‘Sapu Mhicha’, Nepal

When visiting Nepal’s capital city you must visit a tradition ‘Newa’ eatery. Newari are the original inhabitants of the Kathmandu valley and have a variety of foods that deserve a place on this list. But the weirdest of all is perhaps the Sapu Mhicha – a pouch of buffalo tripe (stomach lining) filled with bone marrow and fried with spices. To eat, one must put the whole Sapu Mhicha in the mouth leaving the tied end held in the fingers. This way the melted bone marrow remains in the mouth when the tripe is ripped! It’s a local favourite but seriously hard to stomach.

Photo by Niranjan Shrestha

Goats Lungs, Nepal

This delicacy is widely available in Nepal, especially in restaurants serving ‘Newari’ cuisine and is often cooked in the home too for special gatherings. A full set of goat lungs are filled with a flour, egg, and water mixture. To fill the lungs, one must blow at the oesophagus to inflate the lungs and pump in the mixture to completely fill the lungs. Once it is full, the opening of the oesophagus is tied and the set of lungs is placed in a large pot of boiling water. Once cooked, it is sliced and deep-fried. If you don’t have the ‘pleasure’ of witnessing how this is prepared, and visual of lungs and goats aside, the taste is actually not bad!

Century eggs, China

The name in itself makes you want to barf, right? But actually they are not preserved for 100 years. Century eggs take around 4 to 5 weeks to prepare, a bold few seconds to succumb to sulphur and ammonia whilst opening the egg and a couple of minutes to stomach this Chinese delicacy. These popular preserved eggs, date back centuries to the Ming Dynasty. This weird food is not popular for nothing; apparently these bad boys are a burst of flavour.

Tuna Eye Ball, Japan

Japan is well renowned for its delicate sushi platters and raw tuna cuts. If you venture into the fish markets you will also see boxes of tune eyeballs staring back at you. This weird food is a popular appetizer or bar snack in Japan. Some say you can eat the tuna eyeballs raw, however it is also suggested to eat them cooked since it can accumulate bacteria fairly quickly. High in omega-3, Tuna eyeballs resemble the texture of rubbery squid or octopus that tastes like a seasoned hard-boiled egg. Whilst this eating all parts of the fish is more sustainable than throwing away parts, I think I’ll find another source of omega-3, thanks!

Photo by The Mad Traveler

Crispy Tarantula, Cambodia

We’ve seen an array of travellers and globetrotters stomaching a variety of cooked bugs and insects across Asia, but the thought of eating the big ol’ scary tarantula is definitely another level of weird… and horrific!

This delicacy was born out of desperation and survival during the Khmer Rouge movement in the 1970s. Locals would grab anything they find to eat and survive the poverty and hunger. It is now an expensive delicacy enjoyed by locals with a glass of beer or wine… but this is only for special occasions as they have become rather expensive. Think about that hairy-legged spider for a sec and imagine the crunch in your palate… I don’t think any seasoning or garlic can overcome the thought of eating this creature.

Rocky Mountain Oysters, US

Don’t be fooled. There is nothing ‘oyster’ in this dish. These meat ‘balls’ are made from bull testicles. They originate from ranchers in the West Rocky Mountain region with the need to experiment with inexpensive meat sources. The bull’s testicles are typically skinned, pounded, coated in flour, seasoned with salt and pepper and fried. Apparently bull’s balls are rich in minerals and proteins and have no effect on the human consumer’s hormone balance. Enjoy Rocky Mountain ‘Oysters’ with a cocktail dipping sauce!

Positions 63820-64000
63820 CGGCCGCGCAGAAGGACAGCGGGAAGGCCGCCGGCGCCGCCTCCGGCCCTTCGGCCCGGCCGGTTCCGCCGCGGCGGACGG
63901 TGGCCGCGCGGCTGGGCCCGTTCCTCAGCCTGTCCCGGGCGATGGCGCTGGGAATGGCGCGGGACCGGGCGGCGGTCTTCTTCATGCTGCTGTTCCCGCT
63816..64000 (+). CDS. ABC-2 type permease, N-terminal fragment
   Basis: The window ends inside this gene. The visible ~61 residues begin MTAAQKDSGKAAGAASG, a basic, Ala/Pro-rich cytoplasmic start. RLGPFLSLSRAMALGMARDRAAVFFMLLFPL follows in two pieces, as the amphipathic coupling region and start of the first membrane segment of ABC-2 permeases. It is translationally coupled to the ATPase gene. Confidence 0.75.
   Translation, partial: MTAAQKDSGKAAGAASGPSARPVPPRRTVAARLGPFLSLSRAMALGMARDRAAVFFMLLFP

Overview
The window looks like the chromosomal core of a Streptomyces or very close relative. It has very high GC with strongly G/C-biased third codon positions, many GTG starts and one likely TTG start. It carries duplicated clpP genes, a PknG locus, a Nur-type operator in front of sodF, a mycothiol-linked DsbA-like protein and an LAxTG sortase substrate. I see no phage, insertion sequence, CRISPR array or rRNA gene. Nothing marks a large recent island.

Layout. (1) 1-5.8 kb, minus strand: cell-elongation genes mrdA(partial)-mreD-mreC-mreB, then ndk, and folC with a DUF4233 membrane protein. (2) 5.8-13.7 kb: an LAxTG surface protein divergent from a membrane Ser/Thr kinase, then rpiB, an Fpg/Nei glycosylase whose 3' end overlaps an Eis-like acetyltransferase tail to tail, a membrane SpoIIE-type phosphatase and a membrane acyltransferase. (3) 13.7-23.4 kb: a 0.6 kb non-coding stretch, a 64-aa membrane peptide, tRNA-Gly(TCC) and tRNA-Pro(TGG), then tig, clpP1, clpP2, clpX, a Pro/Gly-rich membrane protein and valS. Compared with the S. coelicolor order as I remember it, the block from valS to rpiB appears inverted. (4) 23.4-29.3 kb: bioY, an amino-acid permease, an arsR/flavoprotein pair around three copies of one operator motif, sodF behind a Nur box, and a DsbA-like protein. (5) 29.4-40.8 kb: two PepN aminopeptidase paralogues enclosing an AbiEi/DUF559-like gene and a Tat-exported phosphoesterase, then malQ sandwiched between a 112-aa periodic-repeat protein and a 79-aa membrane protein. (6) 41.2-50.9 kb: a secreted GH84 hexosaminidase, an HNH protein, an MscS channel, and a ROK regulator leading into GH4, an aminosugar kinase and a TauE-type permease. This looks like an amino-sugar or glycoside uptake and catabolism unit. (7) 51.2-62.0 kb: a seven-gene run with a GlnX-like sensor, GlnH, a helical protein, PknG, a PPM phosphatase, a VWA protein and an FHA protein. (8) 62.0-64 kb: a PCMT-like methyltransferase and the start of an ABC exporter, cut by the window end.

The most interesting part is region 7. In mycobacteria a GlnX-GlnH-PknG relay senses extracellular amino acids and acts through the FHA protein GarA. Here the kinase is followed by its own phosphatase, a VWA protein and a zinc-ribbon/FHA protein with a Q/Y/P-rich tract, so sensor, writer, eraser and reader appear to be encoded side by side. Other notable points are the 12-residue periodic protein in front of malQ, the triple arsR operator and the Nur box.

Photo by Roaring Fork Lifestyle

Casu Marzu, Italy

Casu Marzu comes from the idyllic island of Sardinia. Us “Westerners” wouldn’t think anything weird of an Italian cheese … but this one my friends, is infested with fly larvae… maggots!

The sheep’s milk is left to sit, to turn into curd, for weeks. Its crust is then removed inviting flies to lay their eggs. After two to three months the eggs would have hatched and begun eating their way through their cheese. The excretions of the maggots are what give this weird cheese its flavour. If you’re concerned of any health hazards associated with eating this cheese, you are right in being so. The EU banned Casu Marzu due to obvious health concerns, and this weird food is now probably only be found on the Italian black market.

Photo by Rob Sheridan

Frogs legs, France, South East Asia

Yep, that’s right. Alongside escargot (snails in French), the French are still eating frog’s legs and this delicacy may be becoming more popular! According to The Local, the French eat an estimated 80 million a year (that’s 160 million frog legs). Back in the day, frogs were sourced from swamps in France but this was made illegal in the 1980s, with exceptions made for personal consumption. Frog legs are now most likely sourced from Indonesia who supplies over 80% of European imports. Frog legs are not only popular in France but also in many South East Asian countries. The taste of this weird food highly depends on the cooking method and seasoning. We would say it’s like chicken with fish seasoning. Weird huh?

Escamole, Mexico

Here we go with the larvae again! Escamoles is basically edible larvae and pupae of ants. This dish is most commonly eaten in Mexico City and the surrounding areas and once considered a delicacy by the Aztecs … a kind of insect caviar if you like. It has a cottage-cheese-like texture with a buttery and nutty taste. Putting the gross-out factor aside it has been described as tasty and memorable. Well, yes, not easy to forget this one!

I hope you enjoyed this round up of weird, sometimes terrifying and stomach-upsetting, foods around the world!

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